Brainâ€gut interactions have been studied in chronic pain conditions of the gastrointestinal (GI) tract such as irritable bowel syndrome (IBS) and chronic pancreatitis. These studies suggest that alterations in the brainâ€gut axis may relate to disease severity and pain perception. Inflammatory bowel disease (IBD) is a chronic inflammatory disorder characterized by periods of disease activity and periods of disease quiescence. Crohnâ€™s disease (CD) is one of the two major subtypes of IBD. Patients with CD typically experience abdominal pain when the disease is active; however, many also report experiencing pain in the absence of objective evidence of inflammation. Alterations in brainâ€gut interactions may explain the perception of pain in these patients. Currently, there is a paucity of data regarding brain changes in patients with IBD and CD, specifically. We are proposing a pilot study to characterize brainâ€gut interactions of disease activity and pain modulation mechanisms in patients with IBD using advanced neuroimaging tools.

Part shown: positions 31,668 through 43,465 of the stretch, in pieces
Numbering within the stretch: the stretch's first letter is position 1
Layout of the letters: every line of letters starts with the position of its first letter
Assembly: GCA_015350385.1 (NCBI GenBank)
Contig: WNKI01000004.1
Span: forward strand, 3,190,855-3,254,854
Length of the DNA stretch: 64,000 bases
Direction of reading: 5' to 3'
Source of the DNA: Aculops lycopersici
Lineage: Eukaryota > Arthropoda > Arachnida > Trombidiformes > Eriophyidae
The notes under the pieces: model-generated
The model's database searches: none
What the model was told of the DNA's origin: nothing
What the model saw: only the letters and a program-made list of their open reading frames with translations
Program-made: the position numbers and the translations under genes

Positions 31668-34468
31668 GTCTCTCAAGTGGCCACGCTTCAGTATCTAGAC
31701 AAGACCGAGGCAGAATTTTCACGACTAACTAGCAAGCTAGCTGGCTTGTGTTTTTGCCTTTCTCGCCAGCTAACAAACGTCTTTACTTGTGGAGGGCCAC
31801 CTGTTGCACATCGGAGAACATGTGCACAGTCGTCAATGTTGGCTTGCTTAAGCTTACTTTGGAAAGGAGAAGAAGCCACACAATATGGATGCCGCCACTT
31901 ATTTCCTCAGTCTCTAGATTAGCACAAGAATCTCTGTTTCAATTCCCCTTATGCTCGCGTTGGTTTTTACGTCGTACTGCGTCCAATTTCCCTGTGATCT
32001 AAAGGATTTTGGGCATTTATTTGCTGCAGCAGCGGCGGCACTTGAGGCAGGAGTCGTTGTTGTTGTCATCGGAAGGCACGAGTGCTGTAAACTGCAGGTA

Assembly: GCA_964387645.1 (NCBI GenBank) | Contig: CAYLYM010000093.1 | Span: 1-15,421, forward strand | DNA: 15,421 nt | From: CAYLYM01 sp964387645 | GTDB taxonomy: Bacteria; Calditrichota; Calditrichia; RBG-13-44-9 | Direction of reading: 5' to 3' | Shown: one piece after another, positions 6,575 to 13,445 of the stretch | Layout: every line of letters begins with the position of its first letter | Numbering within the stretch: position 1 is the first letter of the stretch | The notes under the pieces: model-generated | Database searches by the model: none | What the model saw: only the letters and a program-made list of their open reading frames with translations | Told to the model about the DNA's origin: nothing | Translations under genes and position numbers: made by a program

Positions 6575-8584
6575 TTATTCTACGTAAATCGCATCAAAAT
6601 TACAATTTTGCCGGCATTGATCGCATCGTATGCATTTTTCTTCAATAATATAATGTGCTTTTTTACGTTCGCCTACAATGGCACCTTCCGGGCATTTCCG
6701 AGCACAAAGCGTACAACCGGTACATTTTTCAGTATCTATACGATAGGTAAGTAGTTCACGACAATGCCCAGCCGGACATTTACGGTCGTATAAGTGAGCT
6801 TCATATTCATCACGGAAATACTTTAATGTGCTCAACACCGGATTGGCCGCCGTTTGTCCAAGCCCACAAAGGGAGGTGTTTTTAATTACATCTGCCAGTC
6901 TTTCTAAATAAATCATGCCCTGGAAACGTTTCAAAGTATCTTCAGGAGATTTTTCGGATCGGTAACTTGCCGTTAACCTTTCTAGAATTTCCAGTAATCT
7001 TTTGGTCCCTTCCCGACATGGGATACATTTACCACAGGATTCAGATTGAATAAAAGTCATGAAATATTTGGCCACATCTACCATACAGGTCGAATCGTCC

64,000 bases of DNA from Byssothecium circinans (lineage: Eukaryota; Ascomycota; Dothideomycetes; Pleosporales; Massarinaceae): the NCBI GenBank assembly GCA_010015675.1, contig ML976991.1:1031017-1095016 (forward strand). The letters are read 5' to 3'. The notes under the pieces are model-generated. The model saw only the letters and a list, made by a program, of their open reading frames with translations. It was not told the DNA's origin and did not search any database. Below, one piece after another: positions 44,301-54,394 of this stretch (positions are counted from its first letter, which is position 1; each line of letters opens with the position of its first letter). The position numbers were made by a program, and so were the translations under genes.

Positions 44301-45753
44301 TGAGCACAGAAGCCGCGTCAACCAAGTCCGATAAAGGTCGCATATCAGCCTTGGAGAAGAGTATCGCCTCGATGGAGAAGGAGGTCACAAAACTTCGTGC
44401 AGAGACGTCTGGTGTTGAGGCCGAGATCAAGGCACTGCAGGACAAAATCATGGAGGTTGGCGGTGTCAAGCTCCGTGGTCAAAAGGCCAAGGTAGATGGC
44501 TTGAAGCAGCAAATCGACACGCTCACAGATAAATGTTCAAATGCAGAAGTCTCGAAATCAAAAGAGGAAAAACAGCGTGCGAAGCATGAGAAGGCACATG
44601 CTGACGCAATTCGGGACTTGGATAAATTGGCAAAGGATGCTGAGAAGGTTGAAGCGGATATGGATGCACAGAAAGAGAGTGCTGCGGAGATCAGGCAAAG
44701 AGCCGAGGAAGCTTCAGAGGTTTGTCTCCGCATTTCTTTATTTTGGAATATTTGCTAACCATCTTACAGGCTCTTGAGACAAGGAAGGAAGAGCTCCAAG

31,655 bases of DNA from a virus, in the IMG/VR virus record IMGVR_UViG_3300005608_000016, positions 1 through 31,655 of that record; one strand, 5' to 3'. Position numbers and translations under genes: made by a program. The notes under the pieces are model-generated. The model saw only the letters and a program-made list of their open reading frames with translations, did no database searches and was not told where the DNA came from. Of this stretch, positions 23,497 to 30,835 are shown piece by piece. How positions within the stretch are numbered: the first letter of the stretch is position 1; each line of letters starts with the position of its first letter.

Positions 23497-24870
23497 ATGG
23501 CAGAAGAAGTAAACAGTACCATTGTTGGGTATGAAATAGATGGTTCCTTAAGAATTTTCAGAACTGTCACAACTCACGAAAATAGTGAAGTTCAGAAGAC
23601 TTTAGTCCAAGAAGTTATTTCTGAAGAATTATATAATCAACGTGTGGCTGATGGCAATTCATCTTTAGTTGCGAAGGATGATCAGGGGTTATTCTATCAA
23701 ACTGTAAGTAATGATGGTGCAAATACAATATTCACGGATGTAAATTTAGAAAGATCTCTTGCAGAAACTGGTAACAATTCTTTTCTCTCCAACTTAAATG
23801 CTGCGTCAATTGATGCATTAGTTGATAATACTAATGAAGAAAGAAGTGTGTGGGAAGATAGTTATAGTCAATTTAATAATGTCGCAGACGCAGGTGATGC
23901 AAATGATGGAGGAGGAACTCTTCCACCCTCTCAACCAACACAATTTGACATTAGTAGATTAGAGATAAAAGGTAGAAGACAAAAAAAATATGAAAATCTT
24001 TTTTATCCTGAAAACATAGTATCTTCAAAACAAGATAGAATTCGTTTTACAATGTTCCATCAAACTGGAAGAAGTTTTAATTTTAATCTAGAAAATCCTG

June 2014 to September 2015
This project led by: Vivek Prabhakaran, MD, PhD